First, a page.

Rapid transit system discussed during TMP talks
London Community News
By Mallory Clarkson/London Community News/Twitter: @MalloryClarkson
How London residents get from point A to point B will have a nearly $1.2 billion tune up, if council approves the Transportation Master Plan (TMP) next week.
During a Civic Works committee meeting Tuesday (June 19), councillors reviewed the plan that outlines the growth and development of everything from cycling and walking pathways to parking. At the heart of the TMP is the creation of a Bus Rapid Transit (BRT) system that would run from Western University to White Oaks and Oakridge Mall past Fanshawe College.
Mayor Joe Fontana began the discussions around the committee table, first questioning how the TMP could fit within the city’s fiscal framework.
“I think we’ve got it right on the macro side of things,” he said. “All of this has to fit within our financial plan, which we in fact will start to discuss within the next number of weeks.”
If approved, the master plan should be implemented by 2030. The $1.2 billion covers off things like improvements to municipal roads ($745 million); municipal transit ($378 million); and walking, cycling and parking ($44 million). The additional dollars (around $60 million) include intersection improvements and minor road widening.
But, before any major move is made, business and financial plans would have to be created first.
The BRT system would run on Richmond Street north of the river, Oxford Street west of Richmond, most of Wellington Road south of Horton Street and parts of Dundas Street, Highbury Avenue and Oxford Street East. If implemented, it would cost approximately $340 million out of the $378 million allotted for municipal transit.
But, it’s expected up to one third of the total cost could be covered by both provincial and federal governments.
Ward 5 Councillor Joni Baechler said it’s imperative to have a progressive transit plan in order to qualify for such funding.
“Progressive cities are looking at how to move people in innovative, creative, multi-modal ways,” she said. “Here we are today with a plan that considers all of those factors and really talks about how we build a vision for London that is a city of the future.”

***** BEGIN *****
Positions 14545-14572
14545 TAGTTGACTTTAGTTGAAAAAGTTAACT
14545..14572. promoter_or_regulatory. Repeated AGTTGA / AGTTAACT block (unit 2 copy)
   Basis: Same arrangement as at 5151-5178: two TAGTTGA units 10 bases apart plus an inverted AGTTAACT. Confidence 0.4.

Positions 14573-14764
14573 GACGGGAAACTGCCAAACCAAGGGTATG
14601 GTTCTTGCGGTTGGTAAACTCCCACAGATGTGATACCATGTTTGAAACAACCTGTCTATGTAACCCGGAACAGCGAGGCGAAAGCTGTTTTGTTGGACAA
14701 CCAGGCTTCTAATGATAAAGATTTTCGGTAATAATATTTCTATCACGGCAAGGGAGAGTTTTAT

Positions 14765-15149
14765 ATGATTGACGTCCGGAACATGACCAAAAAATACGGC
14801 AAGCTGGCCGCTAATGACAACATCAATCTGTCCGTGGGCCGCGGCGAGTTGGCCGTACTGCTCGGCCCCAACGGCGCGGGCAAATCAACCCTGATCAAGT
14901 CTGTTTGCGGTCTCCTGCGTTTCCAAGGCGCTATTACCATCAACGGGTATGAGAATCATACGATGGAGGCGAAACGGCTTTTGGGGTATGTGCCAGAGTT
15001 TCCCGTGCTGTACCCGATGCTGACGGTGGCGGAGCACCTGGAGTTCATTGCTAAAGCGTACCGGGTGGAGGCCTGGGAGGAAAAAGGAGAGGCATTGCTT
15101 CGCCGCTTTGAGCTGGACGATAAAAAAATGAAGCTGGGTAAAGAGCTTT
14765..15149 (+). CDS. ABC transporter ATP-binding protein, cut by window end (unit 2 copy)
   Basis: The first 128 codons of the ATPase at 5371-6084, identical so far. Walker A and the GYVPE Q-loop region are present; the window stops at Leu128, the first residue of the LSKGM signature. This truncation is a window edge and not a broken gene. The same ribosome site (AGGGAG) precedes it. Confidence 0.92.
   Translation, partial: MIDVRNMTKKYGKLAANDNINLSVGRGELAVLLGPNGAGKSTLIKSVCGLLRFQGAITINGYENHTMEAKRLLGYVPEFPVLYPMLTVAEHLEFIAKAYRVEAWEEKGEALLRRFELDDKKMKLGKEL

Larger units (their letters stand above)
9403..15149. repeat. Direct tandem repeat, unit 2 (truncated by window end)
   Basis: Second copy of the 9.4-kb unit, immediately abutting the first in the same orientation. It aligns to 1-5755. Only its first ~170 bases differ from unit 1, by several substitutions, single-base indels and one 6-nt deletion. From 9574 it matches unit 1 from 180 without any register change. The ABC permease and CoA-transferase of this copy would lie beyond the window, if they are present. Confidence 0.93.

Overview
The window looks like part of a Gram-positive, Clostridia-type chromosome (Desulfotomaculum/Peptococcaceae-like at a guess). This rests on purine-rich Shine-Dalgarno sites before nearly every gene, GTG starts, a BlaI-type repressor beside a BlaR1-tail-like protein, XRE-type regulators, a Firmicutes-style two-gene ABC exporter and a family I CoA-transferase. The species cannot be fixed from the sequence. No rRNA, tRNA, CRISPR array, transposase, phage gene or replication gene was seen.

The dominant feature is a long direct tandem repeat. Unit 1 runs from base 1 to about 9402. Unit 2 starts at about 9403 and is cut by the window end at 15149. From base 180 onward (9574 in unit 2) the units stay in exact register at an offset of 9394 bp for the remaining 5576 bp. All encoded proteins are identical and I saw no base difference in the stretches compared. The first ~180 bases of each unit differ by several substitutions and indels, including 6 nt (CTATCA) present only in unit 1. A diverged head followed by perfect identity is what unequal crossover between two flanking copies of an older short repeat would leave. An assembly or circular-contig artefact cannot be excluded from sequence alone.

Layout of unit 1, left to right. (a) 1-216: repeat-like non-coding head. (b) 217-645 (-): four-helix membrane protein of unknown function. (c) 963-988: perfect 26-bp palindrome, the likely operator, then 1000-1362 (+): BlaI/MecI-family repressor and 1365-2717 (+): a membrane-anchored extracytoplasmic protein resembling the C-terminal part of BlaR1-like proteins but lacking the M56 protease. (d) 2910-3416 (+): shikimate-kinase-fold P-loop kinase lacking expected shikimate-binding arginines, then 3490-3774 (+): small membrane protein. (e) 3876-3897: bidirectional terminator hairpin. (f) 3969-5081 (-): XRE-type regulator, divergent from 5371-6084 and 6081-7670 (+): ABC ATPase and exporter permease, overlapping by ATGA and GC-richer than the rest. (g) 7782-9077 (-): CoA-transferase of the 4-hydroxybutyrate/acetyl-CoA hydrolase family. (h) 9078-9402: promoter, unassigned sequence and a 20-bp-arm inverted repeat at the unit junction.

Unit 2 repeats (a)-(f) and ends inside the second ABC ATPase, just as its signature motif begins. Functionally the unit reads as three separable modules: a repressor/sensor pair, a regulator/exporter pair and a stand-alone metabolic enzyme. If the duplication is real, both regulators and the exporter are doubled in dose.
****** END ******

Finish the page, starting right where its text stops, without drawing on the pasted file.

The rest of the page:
She added if the city is stuck in the “old roads mode,” it will go nowhere fast and also won’t be getting its fare share of money from the provincial or federal governments.
“(That) means tax payers are going to be on the hook for the widening of what we’ve got,” she said. “Let’s face it, we can’t pay for it, we absolutely cannot afford it.”
While the plan comes with a hefty price tag, John Lucas, manager of Transportation Planning and Design with the city, said the full weight also won’t be felt at once. He added there are necessary major road upgrade projects totaling $655 million, which would be needed even without the implementation of the TMP.
“It’s hard to say this is truly going to cost you more, when in fact there are mechanisms to mitigate that,” Lucas said, adding another way to alleviate that cost is through timing.
He stressed movement on the plan will be budget driven.
“It will be where do we get our money from and how much is available and it will be subject to the capital budget all of the time.”
Baechler added she wanted assurances that while the plan would build solutions for today, it still could be changed. “I want to be assured it’s adaptable in terms as how we go forward in the future.”
London Transit Commission (LTC) Larry Ducharme gave that assurance, saying if approved, the TMP wouldn’t have carte blanche and all decisions moving forward would have to come back to council for approval.
The TMP will be voted on by council next week.
While it wasn’t included under the TMP, a ring road and a “GO West” transit system for southwestern Ontario were also discussed as part of the Forest City’s transportation future.
“If we’re thinking long-term and if we’re thinking of moving people, not necessarily forcing cars through our inner-city roadways, I want to know whether or not there’s been any thought … (on) a ring road system,” Fontana said. “Mistakes were made in the past; there’s no doubt the 402 always ought to have come up around the north.
“But I would hope that we’re looking to the future and we’re looking to some other things that are happening through the province.”